I enjoy the casual card game, and from time to time I play poker and its many variants with friends. One of the more popular but frustrating games to play is Acey-Deucey.

The rules to Acey-Deucey, or In-Between, are fairly simple: dealer turns up two cards in succession. Player must make a bet in accordance to the expectation that a third card will fall within them. Win, and take the bet from the pot; lose, and pay it in. If the third card matches one of the first two, the loss is doubled. The game ends when someone gets a big spread, yells “Pot!” and wins the hand.

Acey-Deucey is popular because of the suspense and general table-wide humiliation that it causes. All too often someone calls “Pot!” on a decent hand and loses. This leads to a nice round of razzing and a larger pool of money for everyone else to conceivably mine.

The problem with this game, from a player’s standpoint, is that one’s chances of winning are pretty terrible. (You know the chances are against you if a casino is willing to play you and give you odds.) Let’s take a closer look.

There are 13 cards in a deck of cards, 14 if you count the ace as both low and high, since the ace can sometimes be low in this game. The only opportunities to win in Acey-Deucey are the thin windows in between the two drawn cards. At absolute best—ace low, ace high—the player has a 12 in 13 chance of winning on the next card. Usually, however, the cards are closer together, and that’s when problems set in.

Take, for example, Jack-3. Looks like a nice wide spread, doesn’t it? Tempts a lot of people to say “pot” when the pot isn’t too large, too. Except J-3 only has a 7 in 13 chance of winning: just 4 5 6 7 8 9 10 are winning draws. Suddenly what looks like a pretty solid hand only has 54% odds on it.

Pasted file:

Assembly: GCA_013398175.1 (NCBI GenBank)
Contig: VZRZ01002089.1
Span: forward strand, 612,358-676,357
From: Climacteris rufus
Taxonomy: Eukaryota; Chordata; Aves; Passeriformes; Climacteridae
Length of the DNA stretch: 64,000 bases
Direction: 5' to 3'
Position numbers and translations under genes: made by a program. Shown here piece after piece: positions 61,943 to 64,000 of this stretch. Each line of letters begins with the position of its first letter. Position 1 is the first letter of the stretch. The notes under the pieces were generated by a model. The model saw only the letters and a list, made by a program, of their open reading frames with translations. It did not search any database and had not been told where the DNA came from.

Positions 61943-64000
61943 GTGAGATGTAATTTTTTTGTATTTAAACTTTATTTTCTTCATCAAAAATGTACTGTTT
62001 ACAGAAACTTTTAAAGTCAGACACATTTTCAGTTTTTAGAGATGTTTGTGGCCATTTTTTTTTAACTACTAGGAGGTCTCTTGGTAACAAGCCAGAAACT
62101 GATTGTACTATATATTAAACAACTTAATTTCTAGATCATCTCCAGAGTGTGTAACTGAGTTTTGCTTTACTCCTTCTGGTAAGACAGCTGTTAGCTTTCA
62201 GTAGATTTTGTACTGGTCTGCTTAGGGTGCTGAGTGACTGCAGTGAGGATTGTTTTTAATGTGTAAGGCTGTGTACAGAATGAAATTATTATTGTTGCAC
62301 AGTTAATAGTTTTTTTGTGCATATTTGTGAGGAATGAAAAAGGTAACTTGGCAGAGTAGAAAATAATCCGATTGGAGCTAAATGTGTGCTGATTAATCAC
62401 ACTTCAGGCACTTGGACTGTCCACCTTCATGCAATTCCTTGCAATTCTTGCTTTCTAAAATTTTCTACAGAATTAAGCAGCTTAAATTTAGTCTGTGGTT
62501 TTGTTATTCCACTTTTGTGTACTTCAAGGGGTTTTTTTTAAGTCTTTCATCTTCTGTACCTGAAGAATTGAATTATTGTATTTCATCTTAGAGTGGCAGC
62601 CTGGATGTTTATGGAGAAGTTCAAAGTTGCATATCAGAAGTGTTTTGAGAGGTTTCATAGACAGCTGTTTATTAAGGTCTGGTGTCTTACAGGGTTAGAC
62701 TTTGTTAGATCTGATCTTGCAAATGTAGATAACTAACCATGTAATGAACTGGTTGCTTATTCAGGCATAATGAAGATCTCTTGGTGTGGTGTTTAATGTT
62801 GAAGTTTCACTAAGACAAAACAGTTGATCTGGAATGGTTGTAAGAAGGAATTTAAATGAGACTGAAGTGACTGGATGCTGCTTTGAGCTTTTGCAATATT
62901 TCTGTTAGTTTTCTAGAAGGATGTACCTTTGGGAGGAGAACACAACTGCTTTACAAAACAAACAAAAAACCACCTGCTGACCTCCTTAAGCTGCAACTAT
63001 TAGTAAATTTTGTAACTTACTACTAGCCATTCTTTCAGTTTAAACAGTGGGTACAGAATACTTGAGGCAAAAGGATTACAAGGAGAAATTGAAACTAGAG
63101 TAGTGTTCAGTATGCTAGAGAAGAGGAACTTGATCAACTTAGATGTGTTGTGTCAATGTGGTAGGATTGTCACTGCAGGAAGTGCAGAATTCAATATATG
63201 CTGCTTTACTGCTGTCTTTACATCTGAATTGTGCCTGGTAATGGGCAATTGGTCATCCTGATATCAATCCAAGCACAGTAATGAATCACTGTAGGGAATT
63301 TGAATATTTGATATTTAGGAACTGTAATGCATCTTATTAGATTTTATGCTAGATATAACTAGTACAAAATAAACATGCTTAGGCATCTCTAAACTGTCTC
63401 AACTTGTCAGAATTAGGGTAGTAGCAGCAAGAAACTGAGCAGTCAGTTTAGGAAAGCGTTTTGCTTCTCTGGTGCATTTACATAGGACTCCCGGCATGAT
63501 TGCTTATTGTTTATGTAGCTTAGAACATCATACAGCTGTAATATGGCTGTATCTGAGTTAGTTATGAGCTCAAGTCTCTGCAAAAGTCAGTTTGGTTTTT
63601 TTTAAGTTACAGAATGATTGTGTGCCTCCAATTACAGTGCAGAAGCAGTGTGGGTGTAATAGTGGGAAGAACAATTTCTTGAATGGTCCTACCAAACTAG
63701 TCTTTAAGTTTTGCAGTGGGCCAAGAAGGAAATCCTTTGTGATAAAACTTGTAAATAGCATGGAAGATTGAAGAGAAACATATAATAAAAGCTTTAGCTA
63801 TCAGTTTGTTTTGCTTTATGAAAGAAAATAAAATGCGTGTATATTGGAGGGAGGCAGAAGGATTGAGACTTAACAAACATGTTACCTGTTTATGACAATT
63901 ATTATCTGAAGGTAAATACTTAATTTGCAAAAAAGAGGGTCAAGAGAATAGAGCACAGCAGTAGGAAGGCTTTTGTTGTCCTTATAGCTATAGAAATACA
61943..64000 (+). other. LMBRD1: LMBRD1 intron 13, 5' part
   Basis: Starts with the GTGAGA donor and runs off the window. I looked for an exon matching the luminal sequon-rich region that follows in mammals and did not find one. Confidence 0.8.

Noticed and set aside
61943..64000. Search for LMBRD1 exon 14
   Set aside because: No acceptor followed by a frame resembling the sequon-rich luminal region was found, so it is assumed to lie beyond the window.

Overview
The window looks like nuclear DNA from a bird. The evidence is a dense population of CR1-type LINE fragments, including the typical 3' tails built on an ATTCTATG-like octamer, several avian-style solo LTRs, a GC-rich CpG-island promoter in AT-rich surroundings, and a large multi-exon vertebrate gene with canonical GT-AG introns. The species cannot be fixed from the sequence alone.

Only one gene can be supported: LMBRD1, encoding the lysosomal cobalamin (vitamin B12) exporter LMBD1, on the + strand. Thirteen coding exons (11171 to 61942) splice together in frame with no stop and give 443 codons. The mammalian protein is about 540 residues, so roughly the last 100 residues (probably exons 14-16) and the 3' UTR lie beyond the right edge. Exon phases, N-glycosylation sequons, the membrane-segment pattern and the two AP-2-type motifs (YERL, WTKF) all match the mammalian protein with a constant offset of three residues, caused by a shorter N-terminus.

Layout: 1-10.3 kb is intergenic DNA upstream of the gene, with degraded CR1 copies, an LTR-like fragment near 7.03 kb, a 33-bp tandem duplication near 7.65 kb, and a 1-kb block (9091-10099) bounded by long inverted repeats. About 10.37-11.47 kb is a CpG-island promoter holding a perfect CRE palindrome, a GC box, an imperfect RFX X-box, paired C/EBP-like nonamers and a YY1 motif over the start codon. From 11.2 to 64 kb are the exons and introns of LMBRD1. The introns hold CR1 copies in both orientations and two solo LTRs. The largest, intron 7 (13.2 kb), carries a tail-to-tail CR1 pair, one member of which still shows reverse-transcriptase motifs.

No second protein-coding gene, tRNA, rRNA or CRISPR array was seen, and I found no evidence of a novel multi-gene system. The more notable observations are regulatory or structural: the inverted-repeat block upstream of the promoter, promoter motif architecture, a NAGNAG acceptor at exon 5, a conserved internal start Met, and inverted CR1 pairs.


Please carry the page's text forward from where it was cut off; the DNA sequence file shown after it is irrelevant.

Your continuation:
Moderate hands are actually the most dangerous. Nine-2? Sure, why not? But the odds drop to 46% on 9-2, enough to make Foxwoods some money and cost the player some coin. I’m not running full data at the moment, but a good number of hands are tight spreads like 3-5 or 7-8 that have nearly nonexistent chances of winning. All these hands do is up the size of the pot for a daring soul in a lucky moment.

Of course, some hands are solid; King-2 runs 10/13, or 77%, to win. But put fifty dollars jellybeans in the middle of the table and six friends saying “POT!” and suddenly you’ve got a nice maelstrom of aggravation on your hands. Which, of course, is why it’s fun, but also why I can’t stand the game.

Me, I like Screw Your Neighbor.